The article also states, "Many Muslims complain that the cartoons reinforce a dangerous confusion between Islam and the Islamist terrorism that the vast majority of Muslims abhor." Soon after this statement we are also informed that the Danish newspaper has received two bomb threats even after apologizing for the cartoons.
The most frightening event to come out of this standoff happened in Gaza filled with residents elated by recent election results:
Late Wednesday morning, about a dozen gunmen from two armed groups here appeared at the European Union, firing off automatic weapons and spray painting a warning on the outside gate:
"Closed until an apology is sent to Muslims."
The men handed out a pamphlet warning Denmark, Norway and France that they had 48 hours to apologize.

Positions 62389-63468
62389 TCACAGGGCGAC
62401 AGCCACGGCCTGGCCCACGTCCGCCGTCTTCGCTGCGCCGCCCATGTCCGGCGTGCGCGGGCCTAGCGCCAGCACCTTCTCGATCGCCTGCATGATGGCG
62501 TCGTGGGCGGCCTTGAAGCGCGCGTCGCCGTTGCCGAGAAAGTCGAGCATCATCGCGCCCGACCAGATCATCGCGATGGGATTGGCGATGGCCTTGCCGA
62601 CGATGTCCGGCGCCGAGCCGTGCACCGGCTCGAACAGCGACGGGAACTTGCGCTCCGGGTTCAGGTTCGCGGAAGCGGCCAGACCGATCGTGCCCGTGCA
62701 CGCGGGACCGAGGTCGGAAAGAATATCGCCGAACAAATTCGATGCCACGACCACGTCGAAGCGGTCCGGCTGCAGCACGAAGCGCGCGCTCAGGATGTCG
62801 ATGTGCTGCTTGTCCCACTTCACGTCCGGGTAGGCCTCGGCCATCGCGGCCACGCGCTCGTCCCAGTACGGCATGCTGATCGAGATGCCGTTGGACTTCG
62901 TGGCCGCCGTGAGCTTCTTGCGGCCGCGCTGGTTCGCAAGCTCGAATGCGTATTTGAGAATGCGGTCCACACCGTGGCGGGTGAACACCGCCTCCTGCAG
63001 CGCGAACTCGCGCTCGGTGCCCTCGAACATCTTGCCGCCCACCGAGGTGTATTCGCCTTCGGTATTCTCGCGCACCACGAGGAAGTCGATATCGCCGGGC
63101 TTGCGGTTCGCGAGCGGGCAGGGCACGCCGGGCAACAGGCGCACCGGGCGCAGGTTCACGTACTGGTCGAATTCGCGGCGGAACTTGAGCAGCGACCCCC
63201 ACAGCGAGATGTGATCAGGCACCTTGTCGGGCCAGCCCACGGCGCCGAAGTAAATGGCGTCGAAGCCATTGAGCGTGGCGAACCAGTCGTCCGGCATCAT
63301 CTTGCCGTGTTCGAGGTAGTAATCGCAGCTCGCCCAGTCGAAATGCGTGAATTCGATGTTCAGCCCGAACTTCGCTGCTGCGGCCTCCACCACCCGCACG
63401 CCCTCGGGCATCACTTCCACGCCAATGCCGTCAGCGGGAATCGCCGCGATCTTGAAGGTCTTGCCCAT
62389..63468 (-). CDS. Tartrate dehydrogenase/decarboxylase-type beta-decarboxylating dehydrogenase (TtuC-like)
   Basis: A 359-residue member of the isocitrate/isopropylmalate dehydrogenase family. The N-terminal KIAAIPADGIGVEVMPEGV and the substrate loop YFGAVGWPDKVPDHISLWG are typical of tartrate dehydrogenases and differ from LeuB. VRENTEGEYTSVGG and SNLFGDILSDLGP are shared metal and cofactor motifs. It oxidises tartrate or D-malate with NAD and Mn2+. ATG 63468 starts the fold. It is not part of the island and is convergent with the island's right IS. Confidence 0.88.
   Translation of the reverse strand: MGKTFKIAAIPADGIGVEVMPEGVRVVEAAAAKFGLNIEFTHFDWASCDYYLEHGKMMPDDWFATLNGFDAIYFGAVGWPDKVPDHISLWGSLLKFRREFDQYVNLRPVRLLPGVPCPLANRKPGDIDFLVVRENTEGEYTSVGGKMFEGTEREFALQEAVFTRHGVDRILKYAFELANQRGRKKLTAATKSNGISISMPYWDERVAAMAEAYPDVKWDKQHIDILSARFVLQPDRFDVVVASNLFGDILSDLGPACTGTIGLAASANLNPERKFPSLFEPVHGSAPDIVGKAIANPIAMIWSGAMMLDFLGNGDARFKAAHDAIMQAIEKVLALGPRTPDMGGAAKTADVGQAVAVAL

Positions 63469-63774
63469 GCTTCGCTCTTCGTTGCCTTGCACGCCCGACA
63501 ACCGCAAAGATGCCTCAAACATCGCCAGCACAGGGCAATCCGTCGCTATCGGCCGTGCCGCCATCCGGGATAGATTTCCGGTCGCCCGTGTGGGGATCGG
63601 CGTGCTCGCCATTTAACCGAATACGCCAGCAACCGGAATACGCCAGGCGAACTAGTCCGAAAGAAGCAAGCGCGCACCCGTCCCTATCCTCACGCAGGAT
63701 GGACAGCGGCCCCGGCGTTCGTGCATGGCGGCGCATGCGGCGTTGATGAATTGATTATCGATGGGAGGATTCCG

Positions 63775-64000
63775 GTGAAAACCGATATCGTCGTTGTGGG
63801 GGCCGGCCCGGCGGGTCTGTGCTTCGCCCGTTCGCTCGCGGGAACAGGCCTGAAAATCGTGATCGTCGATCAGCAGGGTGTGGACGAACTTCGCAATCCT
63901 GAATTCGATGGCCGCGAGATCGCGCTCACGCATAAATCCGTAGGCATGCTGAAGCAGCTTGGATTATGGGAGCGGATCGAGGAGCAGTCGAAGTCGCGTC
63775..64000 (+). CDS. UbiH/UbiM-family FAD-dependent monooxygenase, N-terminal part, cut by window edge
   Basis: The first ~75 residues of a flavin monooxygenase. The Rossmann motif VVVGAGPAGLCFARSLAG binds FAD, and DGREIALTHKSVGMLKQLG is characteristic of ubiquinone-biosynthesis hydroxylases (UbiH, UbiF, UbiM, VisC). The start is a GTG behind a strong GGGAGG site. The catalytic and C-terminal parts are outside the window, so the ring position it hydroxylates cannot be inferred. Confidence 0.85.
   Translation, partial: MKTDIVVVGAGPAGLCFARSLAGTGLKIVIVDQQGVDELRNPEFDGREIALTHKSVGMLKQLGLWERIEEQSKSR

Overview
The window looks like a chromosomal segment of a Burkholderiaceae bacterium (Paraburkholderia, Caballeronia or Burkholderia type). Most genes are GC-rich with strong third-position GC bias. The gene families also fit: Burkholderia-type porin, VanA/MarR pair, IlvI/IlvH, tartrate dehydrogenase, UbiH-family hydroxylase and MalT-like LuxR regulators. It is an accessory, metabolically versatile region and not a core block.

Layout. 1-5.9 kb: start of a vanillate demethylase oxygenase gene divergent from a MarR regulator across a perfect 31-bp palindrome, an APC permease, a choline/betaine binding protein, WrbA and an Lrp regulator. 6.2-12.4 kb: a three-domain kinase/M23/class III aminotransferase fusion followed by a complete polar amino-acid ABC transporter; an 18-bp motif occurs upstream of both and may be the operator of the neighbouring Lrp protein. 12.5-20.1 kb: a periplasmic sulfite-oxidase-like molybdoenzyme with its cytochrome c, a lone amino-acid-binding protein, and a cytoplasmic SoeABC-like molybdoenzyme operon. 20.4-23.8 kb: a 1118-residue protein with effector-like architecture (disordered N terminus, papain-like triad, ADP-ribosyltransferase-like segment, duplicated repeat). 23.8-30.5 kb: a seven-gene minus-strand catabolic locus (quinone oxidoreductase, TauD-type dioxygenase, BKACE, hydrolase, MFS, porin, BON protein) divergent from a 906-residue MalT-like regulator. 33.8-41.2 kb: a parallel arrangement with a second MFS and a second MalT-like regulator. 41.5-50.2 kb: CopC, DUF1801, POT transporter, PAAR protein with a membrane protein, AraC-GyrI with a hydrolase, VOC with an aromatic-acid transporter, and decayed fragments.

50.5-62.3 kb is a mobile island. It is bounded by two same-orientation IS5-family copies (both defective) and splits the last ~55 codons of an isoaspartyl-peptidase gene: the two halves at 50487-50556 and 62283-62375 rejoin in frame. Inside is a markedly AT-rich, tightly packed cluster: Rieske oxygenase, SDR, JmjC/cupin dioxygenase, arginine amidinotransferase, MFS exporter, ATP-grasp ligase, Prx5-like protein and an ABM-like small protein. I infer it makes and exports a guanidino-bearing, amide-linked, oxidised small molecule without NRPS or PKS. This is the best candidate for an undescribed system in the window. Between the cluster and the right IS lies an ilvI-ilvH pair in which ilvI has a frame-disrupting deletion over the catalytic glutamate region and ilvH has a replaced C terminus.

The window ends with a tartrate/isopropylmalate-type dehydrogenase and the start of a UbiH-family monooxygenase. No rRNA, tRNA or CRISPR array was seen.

The office, staffed only by Palestinians at the time, reportedly received a telephone warning that the gunmen were coming, and was quickly closed.
The irony of the whole incident is rich. Not just because the employees the terrorists would have harmed are fellow Palestinians, but also that the terrorists protested the disrespectful link between Islam and violence, by threatening more violence. Frightening European nations is certainly not be a good start for a Palestine hoping for a future prosperous economy.